This article is an excerpt from a larger article on Aerospace Christchurch website, linked here
Using flight autonomy to Take the Pilot out of the Plane, saving people and the planet.
Skybase is an Advanced Air Mobility (AAM) company, founded in Christchurch in 2017, by highly qualified aviation experts with extensive military and civil aerospace technology development experience. The founding team of Michael, Maēlle, and Eric has cumulatively over 65 years in the aerospace industry.
Skybase are currently flight testing our market-entry product, called SOFI, to ‘Take the Pilot out of the Plane’ by upgrading existing aeroplanes to give them ‘drone capabilities’. Why do this? There are thousands of aeroplanes which sit on the ground for more than half of the time, particularly in Agriculture and Aerial Firefighting. The aircraft are limited to flying in daytime and in fine weather, making the return on investment for aircraft operators much slower than necessary.
By unlocking flight at night or poor weather, SOFI delivers double the utilisation of the same aeroplane, thereby increasing food-crop production and decreasing carbon emissions from wildfires. SOFI offers a big opportunity for aircraft operators to gain more than 180% increase (i.e. nearly triple) in bottom-line profitability, plus a massive increase in safety for the pilot, who is now safely monitoring the ‘aeroplane-drone’ from the ground and not being exposed to spray or smoke. To minimise downside risk, the original features of the aircraft are preserved, so whenever required, customers can still fly their aircraft the ‘traditional’ way by leaving SOFI in the ‘off’ position. Skybase expects to have their first customers flying their SOFI-equipped aircraft in 2023, in many countries around the world.
We had a chat to Skybase Founder Michael Read.
What do you see as big growth opportunities in Canterbury in the aerospace sector?
Fundamentally we’re an incubation nation, so the ability to take your idea and test to see if it’s going to work. Craftiness and ingenuity in early stages means you can quickly see whether your idea is going to work. Because this is a first world country with a first world regulator, you can test your product and your processes in a manner that is consistent with how your market will do it. By virtue of population size, the problems that aerospace products solve here are very scalable, making New Zealand, and in particular Christchurch, which has a lot of manufacturing businesses an ideal hub for aerospace.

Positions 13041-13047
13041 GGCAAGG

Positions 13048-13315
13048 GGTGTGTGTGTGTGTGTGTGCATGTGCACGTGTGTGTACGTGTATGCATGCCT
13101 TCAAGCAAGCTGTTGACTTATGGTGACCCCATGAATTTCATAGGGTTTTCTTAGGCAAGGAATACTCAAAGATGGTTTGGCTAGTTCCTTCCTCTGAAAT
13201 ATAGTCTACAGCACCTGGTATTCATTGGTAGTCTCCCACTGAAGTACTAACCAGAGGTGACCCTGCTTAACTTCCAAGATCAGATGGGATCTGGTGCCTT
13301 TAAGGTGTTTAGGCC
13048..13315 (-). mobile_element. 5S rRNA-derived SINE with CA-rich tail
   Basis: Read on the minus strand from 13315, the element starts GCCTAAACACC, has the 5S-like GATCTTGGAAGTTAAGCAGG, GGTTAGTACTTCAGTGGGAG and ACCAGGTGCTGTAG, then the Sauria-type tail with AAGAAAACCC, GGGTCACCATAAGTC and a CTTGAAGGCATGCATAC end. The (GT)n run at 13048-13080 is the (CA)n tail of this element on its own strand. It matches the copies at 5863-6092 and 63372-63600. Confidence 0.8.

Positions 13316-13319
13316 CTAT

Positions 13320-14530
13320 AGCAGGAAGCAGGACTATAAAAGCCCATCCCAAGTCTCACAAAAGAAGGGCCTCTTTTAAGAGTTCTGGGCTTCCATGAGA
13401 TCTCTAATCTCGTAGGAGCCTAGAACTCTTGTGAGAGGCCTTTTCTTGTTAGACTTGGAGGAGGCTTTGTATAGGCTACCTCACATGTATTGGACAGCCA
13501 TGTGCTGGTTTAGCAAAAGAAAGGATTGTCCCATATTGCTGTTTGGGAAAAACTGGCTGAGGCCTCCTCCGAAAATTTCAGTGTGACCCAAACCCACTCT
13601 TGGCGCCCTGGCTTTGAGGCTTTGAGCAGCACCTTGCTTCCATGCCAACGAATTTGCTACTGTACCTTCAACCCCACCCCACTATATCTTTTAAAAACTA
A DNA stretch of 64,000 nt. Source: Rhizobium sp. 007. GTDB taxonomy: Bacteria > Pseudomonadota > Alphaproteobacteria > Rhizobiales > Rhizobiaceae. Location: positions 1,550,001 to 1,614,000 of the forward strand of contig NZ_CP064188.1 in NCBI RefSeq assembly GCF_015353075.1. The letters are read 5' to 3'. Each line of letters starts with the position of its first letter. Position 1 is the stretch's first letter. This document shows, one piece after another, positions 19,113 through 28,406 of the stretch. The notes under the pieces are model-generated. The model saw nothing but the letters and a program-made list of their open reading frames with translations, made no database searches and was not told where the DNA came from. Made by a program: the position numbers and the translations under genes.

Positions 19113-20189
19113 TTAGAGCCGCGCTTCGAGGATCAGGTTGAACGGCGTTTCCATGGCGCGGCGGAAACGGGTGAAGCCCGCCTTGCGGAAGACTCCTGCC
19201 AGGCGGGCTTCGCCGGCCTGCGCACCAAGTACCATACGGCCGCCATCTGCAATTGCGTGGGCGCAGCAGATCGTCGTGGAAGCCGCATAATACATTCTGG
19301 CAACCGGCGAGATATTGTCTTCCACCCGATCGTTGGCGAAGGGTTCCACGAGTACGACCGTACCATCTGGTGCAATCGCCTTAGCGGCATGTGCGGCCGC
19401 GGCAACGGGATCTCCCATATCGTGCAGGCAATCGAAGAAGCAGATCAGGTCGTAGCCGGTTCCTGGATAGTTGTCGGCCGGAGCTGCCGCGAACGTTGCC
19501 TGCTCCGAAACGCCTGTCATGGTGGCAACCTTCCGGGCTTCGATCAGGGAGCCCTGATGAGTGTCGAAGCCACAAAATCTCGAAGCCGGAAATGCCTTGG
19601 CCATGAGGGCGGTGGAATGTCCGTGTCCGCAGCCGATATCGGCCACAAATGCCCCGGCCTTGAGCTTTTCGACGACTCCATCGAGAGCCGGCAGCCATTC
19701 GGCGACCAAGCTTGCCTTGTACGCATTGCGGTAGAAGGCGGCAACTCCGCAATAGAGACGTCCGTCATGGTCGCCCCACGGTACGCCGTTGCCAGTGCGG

The next phase of growth for what we’re going to see in Christchurch is the first manufacturing facility for an aerospace company. That’s likely to happen in the next few years, where there will be one or two companies that get approval to manufacture products to go into aeroplanes or helicopters. There are other companies that manufacture products in aerospace, but getting a certified product requires a particular type of manufacturing facility. There are only a handful of these kinds of factories around the world, and because of the rigorous, costly certification processes they are generally very busy. Once you have that kind of manufacturing facility operating locally, it’s a very good indication of the strength of the industry and its potential for growth.
Why do you think Canterbury is an ideal location for an aerospace hub?
New Zealand is an ideal place for aerospace technology development and testing. With a rich aerospace ecosystem, a highly regarded regulator, and soon-to-be created dedicated testing areas, we can move much faster here than most other places on Earth.
With challenging terrain, brutal weather, a dispersed population and high operating costs, New Zealand is the perfect place to prove that our technology is robust and we can deliver valuable services to our customers with that technology.